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This page contains a single entry from the blog posted on April 5, 2010 7:01 AM. The previous post in this blog was Grave issue in New Jersey. The next post in this blog is City of Portland -- Our McMansion. Many more can be found on the main index page or by looking through the archives.

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Monday, April 5, 2010

Tualatin cans "urban renewal" -- report

Down in Tualatin, the city held an open house on Thursday night to discuss whether it wanted to continue the "urban renewal" juggernaut -- funneling tax revenues to infrastructure projects and other frills that make developers wealthy but starve essential-service agencies. There was a lot of opposition expressed to renewing the "urban renewal" district, and the massive municipal government borrowing that comes with it, and according to one report we received on Friday, the city's decided not to go forward with the renewal -- at least not anywhere near along the lines of the current arrangement:

Last night I attended and contributed to Tualatin's open house/town hall regarding what was an imminent amendment to renew their 35 year old Urban Renewal district with a new $120 million plan.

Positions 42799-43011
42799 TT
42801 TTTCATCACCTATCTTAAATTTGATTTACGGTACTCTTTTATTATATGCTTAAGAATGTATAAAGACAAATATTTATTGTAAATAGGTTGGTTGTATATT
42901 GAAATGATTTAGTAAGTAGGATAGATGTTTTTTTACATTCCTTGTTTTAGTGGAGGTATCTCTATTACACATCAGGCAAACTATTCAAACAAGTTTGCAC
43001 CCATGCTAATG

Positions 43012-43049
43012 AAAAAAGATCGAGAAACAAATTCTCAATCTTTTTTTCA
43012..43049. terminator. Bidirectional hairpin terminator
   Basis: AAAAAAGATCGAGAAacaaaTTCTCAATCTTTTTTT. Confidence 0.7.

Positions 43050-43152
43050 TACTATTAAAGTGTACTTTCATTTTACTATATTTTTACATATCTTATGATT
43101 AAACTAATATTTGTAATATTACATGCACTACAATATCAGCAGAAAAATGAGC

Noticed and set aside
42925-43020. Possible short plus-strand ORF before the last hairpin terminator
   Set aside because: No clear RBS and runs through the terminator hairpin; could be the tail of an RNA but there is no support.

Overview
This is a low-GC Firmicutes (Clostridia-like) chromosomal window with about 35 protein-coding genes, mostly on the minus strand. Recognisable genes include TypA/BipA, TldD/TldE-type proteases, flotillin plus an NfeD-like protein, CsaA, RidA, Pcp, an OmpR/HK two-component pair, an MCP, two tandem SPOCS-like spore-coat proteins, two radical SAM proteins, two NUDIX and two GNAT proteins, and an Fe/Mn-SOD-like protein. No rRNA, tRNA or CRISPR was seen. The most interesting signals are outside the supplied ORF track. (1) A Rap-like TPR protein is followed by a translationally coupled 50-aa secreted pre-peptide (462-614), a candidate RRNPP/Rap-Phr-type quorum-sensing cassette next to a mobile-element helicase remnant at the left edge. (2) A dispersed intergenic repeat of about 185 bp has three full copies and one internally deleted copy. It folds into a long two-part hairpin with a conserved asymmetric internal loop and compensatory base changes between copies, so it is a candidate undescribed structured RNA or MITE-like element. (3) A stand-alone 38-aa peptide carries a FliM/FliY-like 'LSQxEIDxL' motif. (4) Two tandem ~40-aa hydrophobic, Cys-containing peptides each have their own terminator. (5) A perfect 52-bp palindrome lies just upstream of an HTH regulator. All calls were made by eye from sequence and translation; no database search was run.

It was to be a typical mixed-use vision for the city center and be funded with the current Urban Renewal proceeds due to expire June 30th. The huge increment created with over 35 years of a frozen base for basic services and diverting the other 35 years of property tax increases to retiring their old debt is currently generating $2.2 million annually.

On June 30th the prior debt will be retired, the district will expire and the $2.2 million/year will now return to fund the full spectrum basic services. Along with the average 4% increases every year to come.

It's obvious the feedback from citizenry at last night's lengthy open house/town hall (7 pm - 11 pm) turned around the decision to extend the district.

Today Mayor [Lou] Ogden discussed the issue with council members and they made the decision to let the district expire and the debt retire.

Congratulations to them all.

To have a place like Tualatin involved in "urban renewal" is a farce. There's never been any "urb" down there to begin with. It's a nice little town with some nice farmland nearby. It needs new apartment bunkers and plastic coffee shops like a hole in the head. Especially when these boxes come at the cost of services like fire protection. Bully for the firefighters down that way for standing up to real estate sharpies.

When "urban renewal" and "tax excrement increment financing" is sold to the taxpayers, the explicit promise is that some day, after all the debt is paid off, the increased property taxes generated by development will be available to pay for basic services. But in places like Portland, the city just extends the district, confirming that the original promises were lies.

Apparently Tualatin is going to show some decency and live up to the original commitment. We hope not only that this report is true, but that folks like the Multnomah County commissioners will also see how it's possible to face fiscal reality. Just say no to wasteful, ineffective "urban renewal"! Let's fix what we have -- it's falling apart -- before slapping up more Starbucks and building more apartment schlock.